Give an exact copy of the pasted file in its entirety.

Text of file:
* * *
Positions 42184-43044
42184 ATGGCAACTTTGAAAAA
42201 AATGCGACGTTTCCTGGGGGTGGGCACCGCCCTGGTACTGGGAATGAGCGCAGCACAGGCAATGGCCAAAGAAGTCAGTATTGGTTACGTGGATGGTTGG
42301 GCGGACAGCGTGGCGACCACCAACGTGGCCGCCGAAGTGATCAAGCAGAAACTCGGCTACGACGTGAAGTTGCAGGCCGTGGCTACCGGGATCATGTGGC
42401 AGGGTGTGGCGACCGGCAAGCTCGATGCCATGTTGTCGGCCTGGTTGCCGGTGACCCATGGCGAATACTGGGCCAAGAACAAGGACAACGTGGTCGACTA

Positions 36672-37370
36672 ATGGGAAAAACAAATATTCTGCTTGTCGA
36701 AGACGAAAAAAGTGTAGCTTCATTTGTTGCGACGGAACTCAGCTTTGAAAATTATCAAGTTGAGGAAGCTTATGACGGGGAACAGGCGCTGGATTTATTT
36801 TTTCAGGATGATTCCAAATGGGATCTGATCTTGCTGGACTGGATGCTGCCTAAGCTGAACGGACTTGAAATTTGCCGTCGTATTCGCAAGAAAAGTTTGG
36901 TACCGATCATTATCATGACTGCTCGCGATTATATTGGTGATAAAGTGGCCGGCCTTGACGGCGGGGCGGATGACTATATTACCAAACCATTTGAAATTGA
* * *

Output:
Positions 42184-43044
42184 ATGGCAACTTTGAAAAA
42201 AATGCGACGTTTCCTGGGGGTGGGCACCGCCCTGGTACTGGGAATGAGCGCAGCACAGGCAATGGCCAAAGAAGTCAGTATTGGTTACGTGGATGGTTGG
42301 GCGGACAGCGTGGCGACCACCAACGTGGCCGCCGAAGTGATCAAGCAGAAACTCGGCTACGACGTGAAGTTGCAGGCCGTGGCTACCGGGATCATGTGGC
42401 AGGGTGTGGCGACCGGCAAGCTCGATGCCATGTTGTCGGCCTGGTTGCCGGTGACCCATGGCGAATACTGGGCCAAGAACAAGGACAACGTGGTCGACTA

Positions 36672-37370
36672 ATGGGAAAAACAAATATTCTGCTTGTCGA
36701 AGACGAAAAAAGTGTAGCTTCATTTGTTGCGACGGAACTCAGCTTTGAAAATTATCAAGTTGAGGAAGCTTATGACGGGGAACAGGCGCTGGATTTATTT
36801 TTTCAGGATGATTCCAAATGGGATCTGATCTTGCTGGACTGGATGCTGCCTAAGCTGAACGGACTTGAAATTTGCCGTCGTATTCGCAAGAAAAGTTTGG
36901 TACCGATCATTATCATGACTGCTCGCGATTATATTGGTGATAAAGTGGCCGGCCTTGACGGCGGGGCGGATGACTATATTACCAAACCATTTGAAATTGA